Jump to content
Washington Football Team Logo

Skins trying to close deal with former Eagle star


Recommended Posts


Skins trying to close deal with former Eagle star

By JIM DUCIBELLA, The Virginian-Pilot

© April 17, 2002

ASHBURN, Va. -- The Washington Redskins are in serious negotiations with former Philadelphia Eagles star linebacker Jeremiah Trotter, and could have an agreement soon.

Washington coaches met with Trotter, Philadelphia's defensive MVP last season, at Redskin Park earlier this week. The addition of Trotter would give them three Pro Bowl linebackers: Trotter in the middle, LaVar Arrington and Jessie Armstead on the outside.

``I'm looking for a place where I feel comfortable and come in and help the team out,'' Trotter told several Washington media outlets. ``They have a great staff here. They're laid back. They love to have fun, and they love the game. It's like me. .


. I have a passion for the game. That's something I look for in coaches.''

How Trotter, a two-time Pro Bowl selection, comes to be available is complicated.

Trotter was labeled the ``franchise'' player by Eagles management after last season. That meant that the Eagles would have to pay him the average salary of the top five linebackers in the league to retain his rights -- about $5.5 million.

But when Trotter's agent let it be known that his client was going to sign the tender, the Eagles quickly withdrew the franchise designation, making Trotter a free agent. The Trotter contingent then met with Redskins owner Dan Snyder over dinner, after which the Redskins made a one-year offer.

``If we could fit him in, we'd love to have him,'' coach Steve Spurrier said. ``But we've only got so much dough. Free agency isn't really free.''

No matter what the Redskins offer Trotter, however, he could turn out to be a bargain. The only other teams that have showed interest in Trotter are Green Bay and the expansion Houston Texans. He'll meet with the Packers on Thursday. He met with Houston management recently.

``We would have the best linebacking corps in the league,'' Trotter said. ``I hope we can get something done.''

Meanwhile, the Redskins continued their pursuit of Chicago backup quarterback Shane Matthews, a former Florida Gator who played under Spurrier. Both teams have expressed interest in consummating the deal -- which became easier when Chicago signed Chris Chandler recently -- but compensation remains an issue.

Washington likely would have to surrender at least a fifth- or sixth-round selection, and there are some inside Redskin Park who are advising the team to wait.

With Chandler in Chicago, the Bears might eventually just waive Matthews, though that probably wouldn't happen until after June 1. Spurrier would like to have him aboard before then.

With the draft Saturday, the Redskins seem to be focusing on defensive tackles, receivers and guards. They're also looking at trading their first-round pick, the 18th of the round.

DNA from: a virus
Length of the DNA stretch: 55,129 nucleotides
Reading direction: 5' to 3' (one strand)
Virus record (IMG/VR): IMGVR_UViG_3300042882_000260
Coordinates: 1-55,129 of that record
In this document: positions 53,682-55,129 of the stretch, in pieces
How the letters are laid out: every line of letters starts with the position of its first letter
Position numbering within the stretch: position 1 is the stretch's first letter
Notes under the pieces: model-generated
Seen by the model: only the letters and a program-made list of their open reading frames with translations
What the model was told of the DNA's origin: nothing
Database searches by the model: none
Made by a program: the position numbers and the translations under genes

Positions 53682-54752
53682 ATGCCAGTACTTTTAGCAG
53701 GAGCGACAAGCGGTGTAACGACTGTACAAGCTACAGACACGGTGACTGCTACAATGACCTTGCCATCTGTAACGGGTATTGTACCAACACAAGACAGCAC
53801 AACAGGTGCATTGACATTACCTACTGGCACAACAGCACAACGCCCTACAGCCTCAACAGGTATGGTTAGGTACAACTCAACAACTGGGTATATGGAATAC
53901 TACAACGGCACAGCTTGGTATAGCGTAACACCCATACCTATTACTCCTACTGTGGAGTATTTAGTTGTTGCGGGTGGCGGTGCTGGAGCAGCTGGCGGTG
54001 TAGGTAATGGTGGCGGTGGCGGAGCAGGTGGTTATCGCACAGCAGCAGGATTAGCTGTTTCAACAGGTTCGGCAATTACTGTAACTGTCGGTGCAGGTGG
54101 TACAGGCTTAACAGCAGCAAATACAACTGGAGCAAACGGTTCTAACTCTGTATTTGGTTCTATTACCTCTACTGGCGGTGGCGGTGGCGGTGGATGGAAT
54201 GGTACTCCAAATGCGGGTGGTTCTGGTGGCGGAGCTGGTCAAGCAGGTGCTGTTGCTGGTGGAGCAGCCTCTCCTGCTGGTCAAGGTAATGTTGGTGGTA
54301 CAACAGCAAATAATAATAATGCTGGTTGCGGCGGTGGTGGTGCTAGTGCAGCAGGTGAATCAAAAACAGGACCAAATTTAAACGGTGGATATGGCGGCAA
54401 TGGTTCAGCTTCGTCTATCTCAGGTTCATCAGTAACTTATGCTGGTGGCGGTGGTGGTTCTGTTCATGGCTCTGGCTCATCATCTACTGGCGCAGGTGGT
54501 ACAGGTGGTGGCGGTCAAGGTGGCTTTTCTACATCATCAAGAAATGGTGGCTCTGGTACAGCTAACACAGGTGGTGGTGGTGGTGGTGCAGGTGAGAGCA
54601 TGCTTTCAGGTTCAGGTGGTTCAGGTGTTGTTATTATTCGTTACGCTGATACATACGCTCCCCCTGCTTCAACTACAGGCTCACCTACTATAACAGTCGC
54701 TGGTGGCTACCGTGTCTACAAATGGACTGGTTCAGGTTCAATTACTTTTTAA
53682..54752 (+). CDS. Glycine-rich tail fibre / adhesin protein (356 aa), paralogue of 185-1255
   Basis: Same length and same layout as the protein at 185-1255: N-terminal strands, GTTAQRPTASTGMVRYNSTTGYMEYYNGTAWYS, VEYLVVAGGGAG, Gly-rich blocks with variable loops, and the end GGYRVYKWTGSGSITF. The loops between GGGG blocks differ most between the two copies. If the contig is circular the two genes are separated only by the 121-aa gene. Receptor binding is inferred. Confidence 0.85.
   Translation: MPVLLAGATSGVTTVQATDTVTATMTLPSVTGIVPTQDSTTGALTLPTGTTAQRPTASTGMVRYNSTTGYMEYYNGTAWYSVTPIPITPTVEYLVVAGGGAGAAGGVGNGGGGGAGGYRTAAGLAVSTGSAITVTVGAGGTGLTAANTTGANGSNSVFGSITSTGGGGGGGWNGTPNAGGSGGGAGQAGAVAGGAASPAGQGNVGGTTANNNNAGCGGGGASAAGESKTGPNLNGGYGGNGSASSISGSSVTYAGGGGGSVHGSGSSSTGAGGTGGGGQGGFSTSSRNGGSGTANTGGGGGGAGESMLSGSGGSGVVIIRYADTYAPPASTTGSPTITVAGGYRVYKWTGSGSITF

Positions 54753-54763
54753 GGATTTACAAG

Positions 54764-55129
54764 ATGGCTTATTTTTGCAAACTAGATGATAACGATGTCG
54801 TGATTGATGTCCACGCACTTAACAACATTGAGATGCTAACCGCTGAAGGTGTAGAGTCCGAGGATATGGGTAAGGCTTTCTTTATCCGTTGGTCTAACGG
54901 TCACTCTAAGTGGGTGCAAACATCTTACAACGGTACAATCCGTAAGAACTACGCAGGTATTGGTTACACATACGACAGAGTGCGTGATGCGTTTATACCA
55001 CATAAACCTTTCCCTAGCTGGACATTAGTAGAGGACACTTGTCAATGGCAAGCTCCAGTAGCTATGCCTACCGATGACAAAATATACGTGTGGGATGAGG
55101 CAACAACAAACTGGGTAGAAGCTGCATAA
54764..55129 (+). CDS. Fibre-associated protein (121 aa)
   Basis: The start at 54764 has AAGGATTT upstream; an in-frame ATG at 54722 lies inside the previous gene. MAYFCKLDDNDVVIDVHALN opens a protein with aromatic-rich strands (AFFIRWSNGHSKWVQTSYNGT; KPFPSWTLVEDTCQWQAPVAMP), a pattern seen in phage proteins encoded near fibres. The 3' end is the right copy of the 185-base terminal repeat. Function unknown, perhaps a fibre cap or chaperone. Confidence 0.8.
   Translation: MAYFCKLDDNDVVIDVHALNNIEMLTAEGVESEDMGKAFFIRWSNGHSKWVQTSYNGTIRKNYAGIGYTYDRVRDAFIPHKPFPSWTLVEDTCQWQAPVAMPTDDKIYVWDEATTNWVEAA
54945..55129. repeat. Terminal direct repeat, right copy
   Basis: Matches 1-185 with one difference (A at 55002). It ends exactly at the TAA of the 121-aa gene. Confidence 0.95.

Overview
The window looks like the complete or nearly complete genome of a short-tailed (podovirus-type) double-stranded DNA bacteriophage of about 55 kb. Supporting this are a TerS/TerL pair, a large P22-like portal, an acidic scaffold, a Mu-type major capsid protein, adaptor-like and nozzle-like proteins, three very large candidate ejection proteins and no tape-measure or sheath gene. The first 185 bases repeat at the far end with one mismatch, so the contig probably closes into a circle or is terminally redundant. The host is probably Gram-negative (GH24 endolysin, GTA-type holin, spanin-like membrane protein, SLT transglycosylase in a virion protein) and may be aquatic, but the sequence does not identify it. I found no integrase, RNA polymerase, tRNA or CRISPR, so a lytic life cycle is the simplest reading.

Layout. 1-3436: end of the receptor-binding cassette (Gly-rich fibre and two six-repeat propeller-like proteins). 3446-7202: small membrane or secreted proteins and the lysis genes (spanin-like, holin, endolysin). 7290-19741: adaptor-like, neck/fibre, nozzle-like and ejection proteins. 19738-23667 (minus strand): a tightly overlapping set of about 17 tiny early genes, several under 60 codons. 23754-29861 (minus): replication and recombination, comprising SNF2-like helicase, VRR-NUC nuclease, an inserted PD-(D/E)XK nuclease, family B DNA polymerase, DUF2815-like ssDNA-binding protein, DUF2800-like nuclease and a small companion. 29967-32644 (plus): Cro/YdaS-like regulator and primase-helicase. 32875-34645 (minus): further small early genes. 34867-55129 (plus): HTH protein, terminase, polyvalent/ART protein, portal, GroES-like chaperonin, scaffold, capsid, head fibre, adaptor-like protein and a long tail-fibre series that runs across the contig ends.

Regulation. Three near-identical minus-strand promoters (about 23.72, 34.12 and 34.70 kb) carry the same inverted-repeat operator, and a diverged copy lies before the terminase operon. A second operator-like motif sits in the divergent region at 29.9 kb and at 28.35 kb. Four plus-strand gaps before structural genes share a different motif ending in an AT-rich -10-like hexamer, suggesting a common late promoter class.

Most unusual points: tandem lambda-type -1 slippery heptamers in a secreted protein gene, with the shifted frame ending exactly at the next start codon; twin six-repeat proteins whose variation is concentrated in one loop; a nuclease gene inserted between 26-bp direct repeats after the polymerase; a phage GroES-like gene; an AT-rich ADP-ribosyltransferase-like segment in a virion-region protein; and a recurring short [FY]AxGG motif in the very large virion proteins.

``We have to look in both directions, how it is best for the organization to maximize the pick,'' vice-president of football operations Joe Mendes said Tuesday. ``Whether it is better for us to move up and get one quality player or move down and get one quality player and other picks.''

One possible obstacle to moving up is that the Redskins do not have a third-round pick to package with their first. That went to Kansas City as compensation for coach Marty Schottenheimer.

Washington most likely would have to dangle something like a second-round choice in 2003.

NOTES: The Redskins' preseason schedule is set. After opening in Osaka, Japan on Aug. 3 against San Francisco, the Redskins play at Carolina on Saturday, Aug. 10 (8 p.m.), at home against Pittsburgh on Sunday, Aug. 18 (7:30 p.m.), in Tampa on Saturday, Aug. 24 (8 p.m.), then close out against Super Bowl champion New England on Thursday, Aug. 29 (8 p.m.). All games except the American Bowl against the 49ers will be televised locally by WAVY.

Link to comment
Share on other sites

Going off on a tangent for a sec... This makes absolutely no sense to me:

But when Trotter's agent let it be known that his client was going to sign the tender, the Eagles quickly withdrew the franchise designation, making Trotter a free agent.

Why in the world would the Eagles do this?

They're $10m under the cap. They could've easily signed Trotter to that one-year deal, kept their defense together (and their defensive leader), and still had plenty of cap room to spare: in fact, even if they inked Trotter, they'd still have the most cap room in our division, $4.5m.

Instead, they basically cut the guy for nothing. But why?

The only thing that would make sense is if the Eagles needed that $10m cap space for a trade or something along those lines. Maybe those Sapp trade rumors aren't so outlandish after all. Maybe Reid realizes that McNabb needs a #1 receiver after all (they'd better not get Owens or Boston :cuss: ). Maybe they'll get a RB out of left field, who knows?

They're up to something. I just can't believe that Reid would be foolish enough to make this kind of manoeuver without having some motive behind it.

Prepare for a big move by them this weekend.

Link to comment
Share on other sites

Because Andy Reid, a fine football coach, is proving to have an ego only slightly smaller than Jerry Jones hisself.